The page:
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In mysteries and thrillers, villains often track down the heroes (or at least try to) using social engineering--pretending to be people with a legitimate need to know the information.
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Examples of Villains Use Social Engineering to Hunt Heroes include:
- In Rising of the Shield Hero, Naofumi is faced with false accusations from his former party member and princess of the kingdom which then leads to him being a pariah and becoming jaded towards the world he has been transported to.
- In Tony Hillerman's People of Darkness, the hit man Colton Wolf tracks down hero-cop Jim Chee by first looking through newspaper files, pretending to be an academic researcher, and then uses the information he gains that way--a Navajo Police officer's name--to pretend to be a Navajo cop on the radio with the Navajo Tribal Police.
- In Meg Gardiner's The Shadow Tracer, the villains track the hero's activities by calling her credit card agency, pretending that her credit card is really their credit card that got stolen, so they can find out all the transactions the hero has made.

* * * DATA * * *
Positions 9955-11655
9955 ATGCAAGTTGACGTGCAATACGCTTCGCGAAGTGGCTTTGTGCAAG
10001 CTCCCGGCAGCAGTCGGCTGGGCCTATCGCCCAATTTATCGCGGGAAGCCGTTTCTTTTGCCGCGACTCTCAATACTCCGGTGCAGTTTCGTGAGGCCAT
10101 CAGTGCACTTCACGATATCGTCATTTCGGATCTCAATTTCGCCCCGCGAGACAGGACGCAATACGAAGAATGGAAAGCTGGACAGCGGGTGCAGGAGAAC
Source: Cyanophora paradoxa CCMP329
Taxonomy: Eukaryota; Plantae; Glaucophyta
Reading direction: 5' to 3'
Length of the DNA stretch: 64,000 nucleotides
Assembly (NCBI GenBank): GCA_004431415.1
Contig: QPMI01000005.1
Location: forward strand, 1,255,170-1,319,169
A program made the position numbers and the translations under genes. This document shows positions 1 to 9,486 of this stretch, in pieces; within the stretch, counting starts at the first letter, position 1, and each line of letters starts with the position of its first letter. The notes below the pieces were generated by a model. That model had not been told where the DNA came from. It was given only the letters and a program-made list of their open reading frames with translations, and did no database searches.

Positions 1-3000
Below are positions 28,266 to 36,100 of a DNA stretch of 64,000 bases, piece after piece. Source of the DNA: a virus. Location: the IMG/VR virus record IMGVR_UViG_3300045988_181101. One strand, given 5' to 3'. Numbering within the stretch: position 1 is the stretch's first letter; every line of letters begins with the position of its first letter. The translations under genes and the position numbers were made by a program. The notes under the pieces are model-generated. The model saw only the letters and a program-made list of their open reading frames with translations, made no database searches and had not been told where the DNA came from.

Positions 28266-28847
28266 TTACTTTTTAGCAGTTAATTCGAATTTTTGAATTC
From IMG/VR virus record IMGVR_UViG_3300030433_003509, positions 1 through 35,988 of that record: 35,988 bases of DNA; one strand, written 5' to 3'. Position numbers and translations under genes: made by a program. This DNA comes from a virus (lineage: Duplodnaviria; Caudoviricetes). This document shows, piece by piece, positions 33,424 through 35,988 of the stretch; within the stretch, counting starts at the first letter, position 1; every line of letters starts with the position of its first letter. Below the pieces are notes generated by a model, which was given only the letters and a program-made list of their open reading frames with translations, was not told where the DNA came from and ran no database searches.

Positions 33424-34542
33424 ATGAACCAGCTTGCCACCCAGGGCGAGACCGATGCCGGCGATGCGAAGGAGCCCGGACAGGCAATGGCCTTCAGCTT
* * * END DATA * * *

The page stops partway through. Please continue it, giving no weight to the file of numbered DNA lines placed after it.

- Nonfiction example: In Ghost in the Wires: My Adventures as the World's Most Wanted Hacker, Kevin Mitnick says, "Every city I went to, I'd compromise their telecommunications infrastructure, so I could keep track of them trying to track me." He did some of that with methods like calling up people in the organizations he was spying on, pretending to be someone working for a different section of the organization, or tech support or such, who needed to know a password or something. (Whether Mitnick qualifies as a "villain" is debatable.)
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